Much of the research into reputation as an internalized extrinsic motivator has focused specifically on peer recognition. Your reputation among your peers can be a source of your own pride, but it also signals your talent to community insiders and potential employers. The suggestion that reputation could be an important motivator in contributing to open source goes back at least as far as 1998, in Eric Raymond’s essay "Homesteading the Noosphere." However, since then, a variety of surveys have supported the idea that peer reputation is a driver for participation.
Another motivator in this category is what researchers call "own-use value" but is more recognizably described as something like "scratch your own itch"–develop something that you want for yourself and in the process, create something valuable to others. The initial motivation essentially comes from a selfish need but that can evolve into more of an internalized desire to contribute.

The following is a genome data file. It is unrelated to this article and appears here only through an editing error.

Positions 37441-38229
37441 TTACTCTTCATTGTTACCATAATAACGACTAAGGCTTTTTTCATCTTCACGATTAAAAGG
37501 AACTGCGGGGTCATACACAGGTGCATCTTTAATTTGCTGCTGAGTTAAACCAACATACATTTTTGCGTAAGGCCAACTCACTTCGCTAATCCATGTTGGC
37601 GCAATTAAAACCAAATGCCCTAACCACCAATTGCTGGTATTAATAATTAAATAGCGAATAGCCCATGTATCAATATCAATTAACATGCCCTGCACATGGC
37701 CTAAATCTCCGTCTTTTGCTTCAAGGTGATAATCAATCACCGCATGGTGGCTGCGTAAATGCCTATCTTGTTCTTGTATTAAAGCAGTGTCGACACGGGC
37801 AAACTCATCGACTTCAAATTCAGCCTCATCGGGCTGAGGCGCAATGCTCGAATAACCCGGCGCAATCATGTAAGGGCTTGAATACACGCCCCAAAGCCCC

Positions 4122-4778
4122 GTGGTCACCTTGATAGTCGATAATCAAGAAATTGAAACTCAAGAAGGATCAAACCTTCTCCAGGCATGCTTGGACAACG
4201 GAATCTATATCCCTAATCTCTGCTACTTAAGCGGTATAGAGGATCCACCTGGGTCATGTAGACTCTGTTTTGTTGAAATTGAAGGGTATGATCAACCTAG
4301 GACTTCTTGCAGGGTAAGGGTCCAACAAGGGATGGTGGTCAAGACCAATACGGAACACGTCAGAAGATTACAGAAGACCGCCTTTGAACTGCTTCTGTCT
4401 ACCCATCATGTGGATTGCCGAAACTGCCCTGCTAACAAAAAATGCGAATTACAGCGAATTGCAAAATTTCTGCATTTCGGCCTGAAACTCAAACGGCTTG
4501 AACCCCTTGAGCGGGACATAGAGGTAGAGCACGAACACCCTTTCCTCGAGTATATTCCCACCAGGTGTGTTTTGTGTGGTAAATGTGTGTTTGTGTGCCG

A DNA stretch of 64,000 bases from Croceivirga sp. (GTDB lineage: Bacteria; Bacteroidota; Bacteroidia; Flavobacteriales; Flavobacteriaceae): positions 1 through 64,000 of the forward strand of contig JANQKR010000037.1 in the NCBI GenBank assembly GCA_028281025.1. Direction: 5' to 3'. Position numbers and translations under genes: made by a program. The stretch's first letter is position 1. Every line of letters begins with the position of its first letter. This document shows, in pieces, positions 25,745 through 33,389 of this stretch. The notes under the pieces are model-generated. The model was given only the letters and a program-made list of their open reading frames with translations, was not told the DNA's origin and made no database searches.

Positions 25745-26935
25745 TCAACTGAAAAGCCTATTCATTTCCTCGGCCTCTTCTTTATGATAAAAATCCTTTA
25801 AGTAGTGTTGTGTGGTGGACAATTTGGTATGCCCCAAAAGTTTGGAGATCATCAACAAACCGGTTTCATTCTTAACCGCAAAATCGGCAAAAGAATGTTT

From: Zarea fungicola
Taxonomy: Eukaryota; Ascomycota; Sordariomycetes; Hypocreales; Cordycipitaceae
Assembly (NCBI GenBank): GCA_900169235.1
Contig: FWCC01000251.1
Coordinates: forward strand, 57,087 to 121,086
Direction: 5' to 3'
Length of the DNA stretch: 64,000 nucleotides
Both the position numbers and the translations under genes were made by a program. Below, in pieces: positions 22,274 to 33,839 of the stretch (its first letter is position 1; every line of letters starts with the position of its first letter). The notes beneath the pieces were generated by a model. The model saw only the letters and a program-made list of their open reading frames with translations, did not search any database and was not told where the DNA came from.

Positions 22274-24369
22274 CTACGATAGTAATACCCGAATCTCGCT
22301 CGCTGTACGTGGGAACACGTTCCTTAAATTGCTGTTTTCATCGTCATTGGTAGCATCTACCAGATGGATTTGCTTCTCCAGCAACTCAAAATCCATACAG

It's unsurprising research would identify own-use value as a good motivator. Certainly, the folk wisdom is that many developers get into open source by developing something they themselves need—such as when Linus Torvalds wrote Git because Linux needed an appropriate distributed version control system.
As we’ve seen, contributors to open source software have a variety of different motivations but there are a few general threads worth highlighting in closing.
Motivators can actually be counterproductive when a single motivator is relied upon too heavily. One study reported that developers scratching their own itch worked "eclectically," fixing bugs that annoyed them and then quitting until the next time.
In particular, don’t expect non-extrinsic motivators to carry too much of the load. Fun isn’t a good motivator if the task is not actually fun. Altruism motivates some but it also doesn’t pay their bills.
That said, developers do contribute for reasons that aren’t purely about money or other extrinsic reasons. Learning, peer reputation, and recognition are important to many (and not just in open source development.) Organizations should not neglect the role these can play in motivating developers and should implement incentive programs around them, such as peer reward systems.
This post is based on material from How Open Source Ate Software (Apress, 2018) by the author.